Anything can and will be damaged if hit hard enough. However this item never came off as being fragile, and I was always taking the batteries out after every use. It’s worth every penny of $60.

    I was under the impression that most people that own these optics were already using the battery extension. It was recommended to me by others using it exclusively to power theirs.
    Units purchased through certain dealers may have the majority of people using the battery extenders. However, I work in this market, and I do not agree that most people are using them. They absolutely have become more common in the last year. I have taken a lot of heat on several forums on this topic, but I am just relaying what Bering has communicated with me about rechargeable batteries. I just got off the phone with Bering a few minutes ago and asked again about this topic again. The warning is still there but they have seen limited issues with the usage, and it sounds like have eased their caution some. If using rechargeable batteries, I would run a voltage meter on them and make sure they are not supplying excessive voltage.
     

    French1966

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    Units purchased through certain dealers may have the majority of people using the battery extenders. However, I work in this market, and I do not agree that most people are using them. They absolutely have become more common in the last year. I have taken a lot of heat on several forums on this topic, but I am just relaying what Bering has communicated with me about rechargeable batteries. I just got off the phone with Bering a few minutes ago and asked again about this topic again. The warning is still there but they have seen limited issues with the usage, and it sounds like have eased their caution some. If using rechargeable batteries, I would run a voltage meter on them and make sure they are not supplying excessive voltage.
    The issues regarding rechargeable batteries and warranty is no secret. That information has always been in the user manual and clearly stated by Bering. It was an easy way for them to get out of warranty for rechargeable battery issues. Which is odd considering they built in a voltage selector right in to their software via the menu. 3 volt for CR123 & 3.7 volt for rechargeables. I’m sure the idea behind it has to do with really low quality rechargeables and the issues associated with them.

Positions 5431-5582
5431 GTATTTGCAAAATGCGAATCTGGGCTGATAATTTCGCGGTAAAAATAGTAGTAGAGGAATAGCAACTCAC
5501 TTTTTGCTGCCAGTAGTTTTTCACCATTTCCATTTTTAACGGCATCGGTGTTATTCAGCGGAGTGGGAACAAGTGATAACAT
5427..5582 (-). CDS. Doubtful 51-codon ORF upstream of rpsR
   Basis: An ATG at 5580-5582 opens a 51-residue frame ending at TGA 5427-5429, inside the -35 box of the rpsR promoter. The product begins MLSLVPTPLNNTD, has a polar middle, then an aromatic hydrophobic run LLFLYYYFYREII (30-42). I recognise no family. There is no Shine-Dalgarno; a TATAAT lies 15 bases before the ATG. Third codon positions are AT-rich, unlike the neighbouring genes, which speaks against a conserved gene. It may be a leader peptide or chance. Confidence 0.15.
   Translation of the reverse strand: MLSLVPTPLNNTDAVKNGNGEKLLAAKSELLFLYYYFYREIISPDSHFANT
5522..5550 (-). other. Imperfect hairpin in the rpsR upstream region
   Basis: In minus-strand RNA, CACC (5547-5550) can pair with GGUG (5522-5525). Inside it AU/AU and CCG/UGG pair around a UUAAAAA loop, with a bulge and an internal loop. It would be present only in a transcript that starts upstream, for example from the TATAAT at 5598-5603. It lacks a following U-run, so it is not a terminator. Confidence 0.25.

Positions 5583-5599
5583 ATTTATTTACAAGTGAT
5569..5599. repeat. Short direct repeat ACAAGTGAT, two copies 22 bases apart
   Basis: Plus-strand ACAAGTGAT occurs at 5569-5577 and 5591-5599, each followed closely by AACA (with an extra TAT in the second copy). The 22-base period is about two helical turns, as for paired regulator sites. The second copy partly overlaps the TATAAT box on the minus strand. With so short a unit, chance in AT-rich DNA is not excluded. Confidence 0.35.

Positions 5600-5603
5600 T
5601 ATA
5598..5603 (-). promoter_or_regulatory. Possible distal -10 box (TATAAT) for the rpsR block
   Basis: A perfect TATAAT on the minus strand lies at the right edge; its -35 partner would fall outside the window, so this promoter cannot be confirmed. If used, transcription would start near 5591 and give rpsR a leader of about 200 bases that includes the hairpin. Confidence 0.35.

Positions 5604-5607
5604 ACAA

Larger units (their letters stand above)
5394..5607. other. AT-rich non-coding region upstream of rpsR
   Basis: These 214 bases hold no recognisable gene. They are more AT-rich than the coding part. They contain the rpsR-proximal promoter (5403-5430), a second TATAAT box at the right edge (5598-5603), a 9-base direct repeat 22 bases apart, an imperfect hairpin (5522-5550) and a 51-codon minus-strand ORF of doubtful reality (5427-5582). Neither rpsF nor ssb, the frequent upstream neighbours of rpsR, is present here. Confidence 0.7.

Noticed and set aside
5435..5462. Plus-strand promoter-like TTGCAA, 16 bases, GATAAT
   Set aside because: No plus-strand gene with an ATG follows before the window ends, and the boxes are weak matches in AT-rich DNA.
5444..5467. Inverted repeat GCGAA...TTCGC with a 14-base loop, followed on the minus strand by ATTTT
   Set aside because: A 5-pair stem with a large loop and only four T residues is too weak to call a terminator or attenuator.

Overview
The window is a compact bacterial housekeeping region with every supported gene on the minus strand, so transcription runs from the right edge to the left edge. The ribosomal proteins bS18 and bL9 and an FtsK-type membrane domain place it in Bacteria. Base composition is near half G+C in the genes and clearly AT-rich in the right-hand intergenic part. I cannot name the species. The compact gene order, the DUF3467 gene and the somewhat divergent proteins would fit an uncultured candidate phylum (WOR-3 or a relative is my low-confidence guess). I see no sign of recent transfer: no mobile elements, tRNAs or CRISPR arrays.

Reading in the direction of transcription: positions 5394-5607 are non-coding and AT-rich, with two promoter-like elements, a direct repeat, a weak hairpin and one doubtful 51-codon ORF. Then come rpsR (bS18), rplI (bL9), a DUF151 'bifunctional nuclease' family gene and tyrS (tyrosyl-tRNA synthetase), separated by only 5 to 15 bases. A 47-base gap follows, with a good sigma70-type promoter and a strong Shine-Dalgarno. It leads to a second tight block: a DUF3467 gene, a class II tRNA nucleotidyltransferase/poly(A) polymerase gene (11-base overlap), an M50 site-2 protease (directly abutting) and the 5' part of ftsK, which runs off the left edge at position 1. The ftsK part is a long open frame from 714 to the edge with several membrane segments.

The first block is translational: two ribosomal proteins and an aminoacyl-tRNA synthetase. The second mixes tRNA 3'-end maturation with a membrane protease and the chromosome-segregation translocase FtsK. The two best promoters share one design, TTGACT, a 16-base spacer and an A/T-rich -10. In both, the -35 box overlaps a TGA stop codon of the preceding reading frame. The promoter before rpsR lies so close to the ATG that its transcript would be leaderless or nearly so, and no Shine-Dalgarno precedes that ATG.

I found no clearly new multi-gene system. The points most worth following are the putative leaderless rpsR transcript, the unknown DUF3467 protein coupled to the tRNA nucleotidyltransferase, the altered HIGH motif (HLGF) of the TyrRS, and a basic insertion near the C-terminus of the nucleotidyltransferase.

Buy quality batteries. The Japanese made ones have a pretty good reputation. Metering them would be a good idea, although I never bothered to.

    If anyone is reluctant to use the extensions, I don’t really understand or relate to it. They are commonly used and reliable. To each their own however.
     
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    kirsch

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    The issues regarding rechargeable batteries and warranty is no secret.
    You are 100% correct but for some reason as soon as people buy the OEM extender they seem to think it is no longer a potential issue and only applies to rechargeable CR123s.

    I’m sure the idea behind it has to do with really low quality rechargeables and the issues associated with them.
    This is 100% correct and the main reason for it.

    If anyone is reluctant to use the extensions, I don’t really understand or relate to it. They are commonly used and reliable. To each their own however.
    Yes, it is each to their own as long as people know there is a risk. I personally don't have a lot of worry if putting rechargeable batteries in a $15 light. However, for me personally, I have more concern when putting it in a $4,595 Super Yoter, and potentially running a thermal in temps below zero and then adding recoil to the mix. I have run the extenders when using Bering scopes as scanners because when you remove the recoil element, the risk goes way down. Maybe the biggest concern, even if Bering covers the damage, is the downtime and potential loss of hunting time if you have a battery issue due to rechargeables. We have probably beat this subject to death.

    Now on the bright side of the extenders, for those that sometime struggle with the scope powering off on recoil mainly due to the battery door not sealing tight (2 audible clicks), these extenders can typically help.